Mr Joseph Munro, son of Mr Robert Munro, minister of Kincardine (1711-41), was licensed by the presbytery of Haddington, 5th June 1739, and received a presentation* to this parish from the Right Honourable the Earl of Cromartie, dated 2nd June 1741, which he accepted; but on the day appointed for moderating in a call, the presbytery, finding that the heritors were unanimously for Mr Munro, while all the elders and some of the heads of families there petitioned for another (Mr G Robertson, then a probationer, and afterwards minister of Kincardine), they “referred the case simpliciter to the synod”. The call to Mr Munro was sustained by the synod of Ross, at their meeting in April 1742, and the presbytery appointed to concur therewith, which was accordingly done, and Mr Munro ordained and admitted minister of Eddertoun on the 16th of September 1742. He died 16th March 1785, in the seventy-first year of his age, and forty-third of his ministry.
*This was the first instance of the patron exercising his right of presentation to this parish since the Revolution, and even at this period the presbytery seem to have proceeded more on the call of the people than the presentation. Ever since, however, presentations have been issued by the family of Cromartie, “undoubted patrons of the parish of Eddertoun”.
Mr Alexander Munro was ordained and admitted minister of this parish on the 28th September 1785. During the earlier part of his ministry here he had to encounter considerable opposition from his having been settled without the concurrence of the majority of the parishioners. His high character, however, for piety, amiability, and diligence, secured to him the esteem of the public, and of those who were at first against him. Mr Munro died on the 30th October 1820, in the thirty-sixth year of his ministry.
Mr Alexander Cameron, AM, Rector of Tain Academy, was licensed by the Presbytery of Tain 12th August 1818, and ordained and admitted to Eddertoun, 13th September 1821. The patroness of the parish, Mrs Hay Mackenzie of Cromartie, in this instance, as in the general exercise of her patronage, consulted the interests and wishes of the people. Mr Cameron, accordingly, received a unanimous call (dated 21st July 1821), which contributed to his usefulness during an efficient ministry of fourteen years. He died at the early age of forty-two, 5th September 1835.
Mr Donald Gordon, MA, a licentiate of the presbytery of Tongue in Sutherland, was ordained assistant-minister of the parish of Edderachillis, 20th November 1822, admitted to the Parliamentary church of Store, in Assynt, 2nd September 1829;,and translated and admitted to Eddertoun, 7th April 1836; and though then a stranger to the patroness, he was presented (the date of presentation being 5th December 1835), in compliance with the unanimous petition of the heads of families, communicants, in the parish. Mr Gordon is the ninth minister of Eddertoun since the Reformation.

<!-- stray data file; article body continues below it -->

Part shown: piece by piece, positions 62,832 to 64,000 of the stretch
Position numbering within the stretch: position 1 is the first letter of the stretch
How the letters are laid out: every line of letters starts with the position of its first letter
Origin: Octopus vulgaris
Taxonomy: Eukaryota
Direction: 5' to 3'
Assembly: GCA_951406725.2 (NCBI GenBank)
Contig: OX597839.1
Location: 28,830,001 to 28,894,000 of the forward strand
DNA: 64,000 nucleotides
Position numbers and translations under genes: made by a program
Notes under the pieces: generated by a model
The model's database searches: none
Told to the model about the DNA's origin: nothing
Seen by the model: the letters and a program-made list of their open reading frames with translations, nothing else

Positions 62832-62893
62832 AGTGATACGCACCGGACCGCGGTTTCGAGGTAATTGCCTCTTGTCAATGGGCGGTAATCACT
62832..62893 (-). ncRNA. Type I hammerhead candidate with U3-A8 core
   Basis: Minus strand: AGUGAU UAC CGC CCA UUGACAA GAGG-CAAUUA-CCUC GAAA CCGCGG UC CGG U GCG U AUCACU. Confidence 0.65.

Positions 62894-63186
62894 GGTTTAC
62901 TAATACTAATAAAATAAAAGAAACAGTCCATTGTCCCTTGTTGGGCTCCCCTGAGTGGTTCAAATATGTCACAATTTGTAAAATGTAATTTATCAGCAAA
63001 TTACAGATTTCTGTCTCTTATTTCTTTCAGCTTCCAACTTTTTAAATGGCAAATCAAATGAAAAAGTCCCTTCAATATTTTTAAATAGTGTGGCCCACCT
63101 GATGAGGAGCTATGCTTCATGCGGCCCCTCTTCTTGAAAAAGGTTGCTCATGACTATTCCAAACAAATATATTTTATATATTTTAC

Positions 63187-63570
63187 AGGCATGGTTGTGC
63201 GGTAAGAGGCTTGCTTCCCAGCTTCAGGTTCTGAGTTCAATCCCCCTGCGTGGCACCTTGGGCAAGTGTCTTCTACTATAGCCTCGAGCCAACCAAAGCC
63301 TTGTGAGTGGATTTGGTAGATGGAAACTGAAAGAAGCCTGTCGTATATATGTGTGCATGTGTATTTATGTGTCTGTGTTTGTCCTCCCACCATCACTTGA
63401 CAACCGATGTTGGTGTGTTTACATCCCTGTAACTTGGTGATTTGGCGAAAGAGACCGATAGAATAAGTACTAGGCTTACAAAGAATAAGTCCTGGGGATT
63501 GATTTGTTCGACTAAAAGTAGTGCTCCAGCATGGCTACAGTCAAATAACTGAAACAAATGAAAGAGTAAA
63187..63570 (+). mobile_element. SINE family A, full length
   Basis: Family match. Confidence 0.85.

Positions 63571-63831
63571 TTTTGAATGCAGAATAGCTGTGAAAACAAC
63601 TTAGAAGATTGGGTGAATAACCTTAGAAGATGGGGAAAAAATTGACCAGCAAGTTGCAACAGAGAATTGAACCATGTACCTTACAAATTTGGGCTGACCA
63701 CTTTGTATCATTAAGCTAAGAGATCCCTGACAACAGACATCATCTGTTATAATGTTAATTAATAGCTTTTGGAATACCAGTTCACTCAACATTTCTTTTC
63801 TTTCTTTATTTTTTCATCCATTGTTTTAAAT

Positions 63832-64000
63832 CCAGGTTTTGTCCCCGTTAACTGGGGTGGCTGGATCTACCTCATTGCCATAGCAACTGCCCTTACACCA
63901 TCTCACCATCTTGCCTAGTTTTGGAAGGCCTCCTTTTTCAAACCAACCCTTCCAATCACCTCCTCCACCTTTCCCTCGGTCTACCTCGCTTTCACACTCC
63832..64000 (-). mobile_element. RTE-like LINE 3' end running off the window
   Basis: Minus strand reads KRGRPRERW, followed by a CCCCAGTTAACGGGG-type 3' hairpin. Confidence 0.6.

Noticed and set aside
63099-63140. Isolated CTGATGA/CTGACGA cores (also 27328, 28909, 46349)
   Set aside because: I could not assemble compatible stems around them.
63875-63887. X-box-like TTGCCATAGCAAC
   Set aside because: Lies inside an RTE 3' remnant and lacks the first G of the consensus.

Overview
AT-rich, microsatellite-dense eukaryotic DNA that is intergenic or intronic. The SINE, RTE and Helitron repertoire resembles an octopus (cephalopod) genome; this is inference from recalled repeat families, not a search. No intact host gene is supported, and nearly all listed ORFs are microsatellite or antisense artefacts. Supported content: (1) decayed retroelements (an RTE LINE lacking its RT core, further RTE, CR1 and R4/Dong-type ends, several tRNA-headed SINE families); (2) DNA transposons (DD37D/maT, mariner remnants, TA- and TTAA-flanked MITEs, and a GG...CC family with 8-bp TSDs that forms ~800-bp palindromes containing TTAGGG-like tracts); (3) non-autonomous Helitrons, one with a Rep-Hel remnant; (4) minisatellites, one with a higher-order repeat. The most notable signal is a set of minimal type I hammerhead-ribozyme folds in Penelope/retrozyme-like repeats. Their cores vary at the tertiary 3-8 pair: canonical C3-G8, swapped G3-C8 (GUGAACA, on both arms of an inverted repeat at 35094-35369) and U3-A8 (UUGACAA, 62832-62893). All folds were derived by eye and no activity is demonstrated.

There is no catechist regularly employed in this parish at present, but arrangements are being made for procuring one, who will reside permanently.
There are two individuals belonging to the United Associate Synod, a remnant of the secession in Nigg, occasioned by a forced settlement there in 1756: they generally attend at a Dissenting meeting-house, which was recently erected in Tain. With the exception of these, the whole of the parishioners are connected with the Established Church, and are very regular church-going people.
The average number of communicants is 60, of whom 22 are male heads of families.
The probable average amount of church collections yearly for religious and charitable purposes is £30.
There are three schools in the parish, a parochial, Gaelic, and female school, on the second patent of the Society for Propagating Christian Knowledge.
The parochial school has been established for upwards of a century, and the salary has been the maximum since 1836. There are at present two schoolmasters – Mr Finlay Matheson, apointed in the year 1790, who was superannuated in 1836, with a portion of the salary of £16 per annum; and Mr David Watson, elected in August 1836, who is the acting parochial teacher.
There is one additional school required in the heights of the parish.
Savings Bank –
There is one connected with this parish, which was established in Tain, January 1840. The minister of the parish is one of the directors.
Poor and Parochial Funds –
The average number of persons receiving parochial aid may be estimated at 60; and the average sum allotted to each is 7s. 6d. per week. The annual amount of contributions for their relief is about £26; of which sum £7 per annum is contributed by Sir Charles Ross of Balnagown; £3 by the Duke of Sutherland; £2 by Mr Macleod of Cadboll; and the remaining sum of £14 (which is the average for the last four years) arises from church collections.
There is generally a disposition among the poor to refrain from seeking parochial aid, as degrading, but the feeling is decreasing, from pecuniary distress and want of employment.
Inn etc. –
There is no fair or market of any kind held in this parish, and there is only one small inn, or rather alehouse, which is situated on Struy road from Bonar Bridge to Stittenham.
The fuel used by the lower orders is peats, and turf, which can be easily procured in the moors, and costs only the trouble of cutting, seasoning, and carrying home. Coals are burnt by the higher classes, and are sold by the Newcastle vessels, which come to the bay of Ardmore, at 16s. 6d. per ton.